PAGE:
Attending marts the past few weeks, there is a strong number of autumn 2021-born weanlings coming on stream. Spring-born calves will soon follow.

One of the best schemes, in my opinion, to be introduced by the Department was the Suckler Cow Welfare Scheme (SCWS), with a large focus on improving animal husbandry at weaning time, with one of those actions being meal feeding at weaning time.

With concentrate price today, many farmers will resist feeding high levels of concentrates to weanlings. Zero concentrates, or minimal concentrates, will be fed to the majority of stock.

Where creep feeders are used to creep calves, limiting the amount of concentrates going in (not having ad-lib concentrates) means that calves entering the feeder first will gorge themselves, while calves second into the feeder will receive little to none.


Saying you are only giving calves 2kg per head doesn’t work with a creep feeder. I’ve yet to see a calf stop eating meal when he has 2kg eaten to make sure his buddy outside gets his 2kg.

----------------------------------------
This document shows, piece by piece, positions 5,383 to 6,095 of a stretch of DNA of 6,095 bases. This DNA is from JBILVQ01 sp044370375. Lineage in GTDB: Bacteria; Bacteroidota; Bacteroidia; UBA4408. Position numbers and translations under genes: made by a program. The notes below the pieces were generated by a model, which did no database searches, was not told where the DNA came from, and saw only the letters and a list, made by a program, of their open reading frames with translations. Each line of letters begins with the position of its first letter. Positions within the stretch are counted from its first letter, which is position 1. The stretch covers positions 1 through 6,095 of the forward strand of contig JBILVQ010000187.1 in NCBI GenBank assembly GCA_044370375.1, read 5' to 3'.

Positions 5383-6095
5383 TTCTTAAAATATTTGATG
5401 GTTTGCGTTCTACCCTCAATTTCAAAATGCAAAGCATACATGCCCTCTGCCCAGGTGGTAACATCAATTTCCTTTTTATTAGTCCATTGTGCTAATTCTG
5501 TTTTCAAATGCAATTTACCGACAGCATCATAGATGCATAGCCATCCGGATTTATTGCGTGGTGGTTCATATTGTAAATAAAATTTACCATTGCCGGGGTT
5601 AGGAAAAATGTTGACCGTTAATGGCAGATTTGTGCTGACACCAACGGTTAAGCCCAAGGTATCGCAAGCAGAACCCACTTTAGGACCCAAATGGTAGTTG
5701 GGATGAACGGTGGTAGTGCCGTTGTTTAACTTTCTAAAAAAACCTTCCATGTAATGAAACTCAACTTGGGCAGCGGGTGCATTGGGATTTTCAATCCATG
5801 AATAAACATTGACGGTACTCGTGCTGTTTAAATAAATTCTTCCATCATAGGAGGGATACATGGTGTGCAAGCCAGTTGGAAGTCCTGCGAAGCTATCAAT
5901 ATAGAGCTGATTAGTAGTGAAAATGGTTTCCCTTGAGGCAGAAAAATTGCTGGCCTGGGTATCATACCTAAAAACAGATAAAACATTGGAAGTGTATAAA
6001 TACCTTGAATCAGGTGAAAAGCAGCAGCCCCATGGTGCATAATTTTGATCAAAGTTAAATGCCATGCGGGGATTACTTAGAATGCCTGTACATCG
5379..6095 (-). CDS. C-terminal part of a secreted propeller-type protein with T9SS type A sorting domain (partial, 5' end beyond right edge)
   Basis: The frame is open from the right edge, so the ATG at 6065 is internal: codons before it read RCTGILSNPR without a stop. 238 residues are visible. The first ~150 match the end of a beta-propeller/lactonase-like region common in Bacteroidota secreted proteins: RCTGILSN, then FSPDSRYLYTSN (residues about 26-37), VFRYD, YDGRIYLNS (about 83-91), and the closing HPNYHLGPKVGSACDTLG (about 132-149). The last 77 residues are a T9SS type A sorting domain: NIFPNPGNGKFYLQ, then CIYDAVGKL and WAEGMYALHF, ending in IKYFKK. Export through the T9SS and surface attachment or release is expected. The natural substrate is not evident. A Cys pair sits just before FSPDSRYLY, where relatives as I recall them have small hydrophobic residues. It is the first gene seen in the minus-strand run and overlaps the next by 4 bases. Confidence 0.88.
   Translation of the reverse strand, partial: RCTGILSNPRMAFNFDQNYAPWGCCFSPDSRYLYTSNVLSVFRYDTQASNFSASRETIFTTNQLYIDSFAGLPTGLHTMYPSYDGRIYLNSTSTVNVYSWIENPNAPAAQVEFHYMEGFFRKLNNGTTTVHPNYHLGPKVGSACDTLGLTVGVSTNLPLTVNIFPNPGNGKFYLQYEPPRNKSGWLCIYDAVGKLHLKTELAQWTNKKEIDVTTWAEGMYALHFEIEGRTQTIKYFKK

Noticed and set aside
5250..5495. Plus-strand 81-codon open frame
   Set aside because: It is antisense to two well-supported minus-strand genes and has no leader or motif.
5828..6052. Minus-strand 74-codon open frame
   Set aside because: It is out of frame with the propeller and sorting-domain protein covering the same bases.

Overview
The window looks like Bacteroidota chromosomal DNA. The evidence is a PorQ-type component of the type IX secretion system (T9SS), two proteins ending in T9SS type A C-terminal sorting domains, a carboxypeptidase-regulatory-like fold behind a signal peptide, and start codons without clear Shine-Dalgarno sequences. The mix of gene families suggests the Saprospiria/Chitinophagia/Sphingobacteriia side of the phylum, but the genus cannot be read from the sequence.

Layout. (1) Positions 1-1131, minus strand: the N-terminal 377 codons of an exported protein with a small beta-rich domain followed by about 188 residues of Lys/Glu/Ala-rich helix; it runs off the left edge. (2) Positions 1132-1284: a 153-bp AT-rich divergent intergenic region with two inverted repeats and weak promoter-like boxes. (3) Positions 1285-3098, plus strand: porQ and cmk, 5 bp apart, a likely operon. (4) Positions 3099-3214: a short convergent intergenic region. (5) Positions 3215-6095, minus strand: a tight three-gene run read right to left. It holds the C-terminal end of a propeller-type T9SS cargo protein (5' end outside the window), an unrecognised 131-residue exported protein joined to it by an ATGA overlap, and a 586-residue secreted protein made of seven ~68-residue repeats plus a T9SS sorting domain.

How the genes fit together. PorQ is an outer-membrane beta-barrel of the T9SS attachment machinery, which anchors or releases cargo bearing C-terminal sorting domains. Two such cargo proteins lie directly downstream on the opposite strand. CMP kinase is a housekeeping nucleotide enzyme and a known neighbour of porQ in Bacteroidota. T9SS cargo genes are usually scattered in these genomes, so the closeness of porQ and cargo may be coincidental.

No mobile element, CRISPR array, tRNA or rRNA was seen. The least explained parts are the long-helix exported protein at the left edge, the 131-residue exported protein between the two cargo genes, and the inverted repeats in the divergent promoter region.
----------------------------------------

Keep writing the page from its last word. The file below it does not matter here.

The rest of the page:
A much better option if you are not feeding ad-lib concentrates to calves still suckling cows is to creep graze and feed concentrates in a trough.

Calves will get the benefit of all feeding at the same time, thereby all receiving the same amount, while also getting good-quality grass into their diet and breaking the bond between calf and mother, aiding in reducing stress at weaning time.

Raising the electric wire at several points along the fence will allow calves to creep forward from cows and access the best grass available.

A simple method of doing this is to run a reel across one third of the paddock with a line of temporary posts.

A horse post, which is taller than a standard temporary post, can then be put in place. This raises the fence height in that spot, allowing calves to go underneath the fence for fresh grass and concentrates.

However, this may not work where there is a combination of strong calves and small, shrewd cows.

An excellent demonstration was held in Teagasc Grange, taken from Future Beef farmer Michael McGuigan, on a simple, cheap creep gate that could be constructed by any farmer.

Even if no concentrates were to be fed to calves, creep grazing is of massive benefit to farmers.

It will allow them to graze covers tight going into the winter without limiting calves' intake, all the time breaking the cow-calf bond, reducing stress on all parties come weaning time.